WASHINGTON The Senate resumed its never-ending war over confirmations this week, as a pair of President Barack Obamas key nominees appeared headed for white-knuckle votes in the face of a GOP blockade.
With votes slated for Thursday, Senate Republicans were poised to reject by filibuster the nomination of Rep. Mel Watt, D-N.C., to head a major federal housing agency. Patricia Milletts bid for a seat on the prestigious D.C. Circuit Court of Appeals also looked to be right on the margin of getting the 60 votes needed defeat a filibuster.
The two standoffs come as a group of other Republicans, led by Sens. Lindsey Graham, R-S.C., and John McCain, R-Ariz., have threatened to filibuster the nominations of Janet Yellen for Federal Reserve chairman, Jeh Johnson for Homeland Security secretary and a host of other presidential picks.
In most cases, the GOP objections are not based on the merit of the nominee in question, but rather are attempts by the Senate minority to fight unrelated procedural battles.
Good man wrong job
Watts nomination to run the Federal Housing Finance Agency, which oversees mortgage giants Fannie Mae and Freddie Mac, faces the greatest peril. A number of Republicans said in recent days that Watt the senior member of the House Financial Services Committee does not have the requisite experience to oversee such a massive agency.
He is a good man up for the wrong job, Sen. Lamar Alexander, R-Tenn., said.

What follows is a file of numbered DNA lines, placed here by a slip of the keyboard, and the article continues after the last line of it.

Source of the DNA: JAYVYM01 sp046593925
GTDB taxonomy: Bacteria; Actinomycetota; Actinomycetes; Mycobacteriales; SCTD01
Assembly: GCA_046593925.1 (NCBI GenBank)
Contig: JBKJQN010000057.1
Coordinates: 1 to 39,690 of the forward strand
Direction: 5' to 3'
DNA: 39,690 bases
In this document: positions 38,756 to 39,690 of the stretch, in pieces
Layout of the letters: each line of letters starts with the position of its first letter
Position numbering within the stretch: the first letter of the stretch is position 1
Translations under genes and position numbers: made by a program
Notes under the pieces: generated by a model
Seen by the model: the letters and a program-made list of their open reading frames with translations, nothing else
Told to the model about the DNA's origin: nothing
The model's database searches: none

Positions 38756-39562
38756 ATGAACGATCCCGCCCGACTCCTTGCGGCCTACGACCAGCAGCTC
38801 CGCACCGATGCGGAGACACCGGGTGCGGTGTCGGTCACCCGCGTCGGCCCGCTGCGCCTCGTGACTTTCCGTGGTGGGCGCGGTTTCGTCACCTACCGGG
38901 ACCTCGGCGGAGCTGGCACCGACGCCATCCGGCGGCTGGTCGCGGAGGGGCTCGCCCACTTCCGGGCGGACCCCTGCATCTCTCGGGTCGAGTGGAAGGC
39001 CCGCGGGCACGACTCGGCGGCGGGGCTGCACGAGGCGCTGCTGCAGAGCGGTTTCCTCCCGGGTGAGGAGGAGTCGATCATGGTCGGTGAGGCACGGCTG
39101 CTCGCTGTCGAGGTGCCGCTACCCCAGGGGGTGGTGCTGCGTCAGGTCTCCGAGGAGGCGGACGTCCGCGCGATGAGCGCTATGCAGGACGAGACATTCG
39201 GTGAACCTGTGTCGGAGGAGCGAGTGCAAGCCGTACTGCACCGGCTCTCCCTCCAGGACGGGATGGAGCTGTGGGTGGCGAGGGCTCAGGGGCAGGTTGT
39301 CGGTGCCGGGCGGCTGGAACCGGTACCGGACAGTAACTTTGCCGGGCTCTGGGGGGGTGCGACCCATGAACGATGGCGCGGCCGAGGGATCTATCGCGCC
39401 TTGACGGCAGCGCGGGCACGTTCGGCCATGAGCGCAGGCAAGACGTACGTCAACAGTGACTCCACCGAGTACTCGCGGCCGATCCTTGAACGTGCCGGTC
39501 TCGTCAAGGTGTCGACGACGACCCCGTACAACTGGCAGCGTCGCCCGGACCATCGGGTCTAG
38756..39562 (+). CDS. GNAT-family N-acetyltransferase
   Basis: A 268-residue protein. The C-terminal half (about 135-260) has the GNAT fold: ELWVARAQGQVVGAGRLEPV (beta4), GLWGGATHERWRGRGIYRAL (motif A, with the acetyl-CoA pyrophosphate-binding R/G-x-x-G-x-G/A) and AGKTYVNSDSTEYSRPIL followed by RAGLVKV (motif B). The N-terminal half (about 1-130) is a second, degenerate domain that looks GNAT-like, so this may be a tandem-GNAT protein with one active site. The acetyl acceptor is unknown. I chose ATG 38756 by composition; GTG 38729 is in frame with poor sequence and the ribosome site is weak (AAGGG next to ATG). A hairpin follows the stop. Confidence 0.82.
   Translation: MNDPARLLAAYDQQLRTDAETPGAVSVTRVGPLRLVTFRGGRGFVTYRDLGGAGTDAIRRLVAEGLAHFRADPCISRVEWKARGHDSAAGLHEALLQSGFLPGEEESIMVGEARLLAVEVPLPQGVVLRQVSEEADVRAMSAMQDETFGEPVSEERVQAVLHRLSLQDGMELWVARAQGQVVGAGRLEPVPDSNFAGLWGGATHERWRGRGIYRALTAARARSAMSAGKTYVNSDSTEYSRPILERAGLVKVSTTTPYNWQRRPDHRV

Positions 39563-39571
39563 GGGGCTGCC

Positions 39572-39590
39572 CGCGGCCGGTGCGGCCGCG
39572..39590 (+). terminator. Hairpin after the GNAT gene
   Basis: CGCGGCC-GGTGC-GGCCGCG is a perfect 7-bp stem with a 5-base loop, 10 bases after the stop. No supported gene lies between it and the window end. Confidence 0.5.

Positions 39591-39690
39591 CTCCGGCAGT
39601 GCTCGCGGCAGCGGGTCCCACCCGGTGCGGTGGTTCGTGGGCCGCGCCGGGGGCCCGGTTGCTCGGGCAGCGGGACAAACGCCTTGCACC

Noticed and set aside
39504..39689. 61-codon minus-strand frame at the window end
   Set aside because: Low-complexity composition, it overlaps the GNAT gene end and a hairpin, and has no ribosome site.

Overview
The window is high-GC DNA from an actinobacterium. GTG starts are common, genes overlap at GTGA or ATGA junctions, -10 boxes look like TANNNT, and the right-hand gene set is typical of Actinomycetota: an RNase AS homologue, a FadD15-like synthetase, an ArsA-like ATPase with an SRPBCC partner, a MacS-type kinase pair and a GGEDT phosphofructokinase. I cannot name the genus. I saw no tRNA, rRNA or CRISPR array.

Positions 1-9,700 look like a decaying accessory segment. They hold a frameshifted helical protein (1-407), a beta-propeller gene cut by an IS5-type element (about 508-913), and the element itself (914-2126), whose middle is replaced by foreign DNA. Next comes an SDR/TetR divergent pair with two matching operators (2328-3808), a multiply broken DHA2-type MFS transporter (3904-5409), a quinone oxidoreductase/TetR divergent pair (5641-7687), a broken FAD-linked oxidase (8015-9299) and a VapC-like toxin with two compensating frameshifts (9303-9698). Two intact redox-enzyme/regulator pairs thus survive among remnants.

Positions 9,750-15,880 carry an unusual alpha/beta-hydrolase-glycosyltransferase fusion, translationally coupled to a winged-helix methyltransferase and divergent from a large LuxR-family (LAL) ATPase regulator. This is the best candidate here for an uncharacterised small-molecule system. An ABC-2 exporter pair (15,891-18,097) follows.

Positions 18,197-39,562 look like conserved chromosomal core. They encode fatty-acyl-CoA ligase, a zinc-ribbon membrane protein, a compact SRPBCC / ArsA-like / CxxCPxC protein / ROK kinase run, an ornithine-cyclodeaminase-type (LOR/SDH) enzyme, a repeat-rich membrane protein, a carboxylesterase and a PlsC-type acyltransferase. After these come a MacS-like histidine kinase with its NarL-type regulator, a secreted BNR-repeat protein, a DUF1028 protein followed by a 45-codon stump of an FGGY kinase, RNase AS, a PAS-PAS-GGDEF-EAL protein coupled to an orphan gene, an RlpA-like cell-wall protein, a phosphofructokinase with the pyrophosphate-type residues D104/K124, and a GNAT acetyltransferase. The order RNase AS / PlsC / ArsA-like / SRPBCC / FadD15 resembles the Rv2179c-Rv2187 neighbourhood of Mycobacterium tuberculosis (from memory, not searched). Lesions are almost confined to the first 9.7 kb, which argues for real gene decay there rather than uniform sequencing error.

I get the impression that the nomination is in difficulty, McCain said.
Both senior GOP senators said they were also opposed to Millets nomination to a lifetime appointment on the D.C. Circuit bench, which many legal experts view as the second most important court in the nation. Sen. Kelly Ayotte, R-N.H., who has worked with McCain and Alexander on bipartisan deals in recent months, also said she would oppose Watt and Millet.
Their objections are an important bellwether because all three have been pivotal in helping defuse recent tensions over nominations. In July, McCain and Alexander helped negotiate a deal with Majority Leader Harry Reid, D-Nev., to avoid changing Senate rules over GOP filibusters of nominees to low-profile boards and commissions.
That agreement was on display this week as the Senate quickly confirmed a handful of nominees to posts including National Labor Relations Board counsel, an undersecretary at the Pentagon and the new director of the Office of Personnel Management.
But if Democrats see both Watt and Millet rejected by GOP filibusters on Thursday, it may set the stage for another fight over Senate rules.
At a rally in support of Millets nomination Tuesday, Sen. Patrick Leahy, D-Vt., chairman of the Judiciary Committee, said a filibuster of her would create almost insurmountable pressure from liberals to change the rules to allow certain nominations to be approved on a simple majority vote.
Graham intends hold
Graham said that after this current crop of confirmation battles, he intends to place a hold on every other nominee until Congress is permitted to interview more witnesses about the Sept. 11, 2012, attack on the U.S. consulate in Benghazi.
How can you close a case when you dont talk to the witnesses? Graham asked reporters Wednesday.
Graham said the move would apply to the Yellen nomination to run the Fed.
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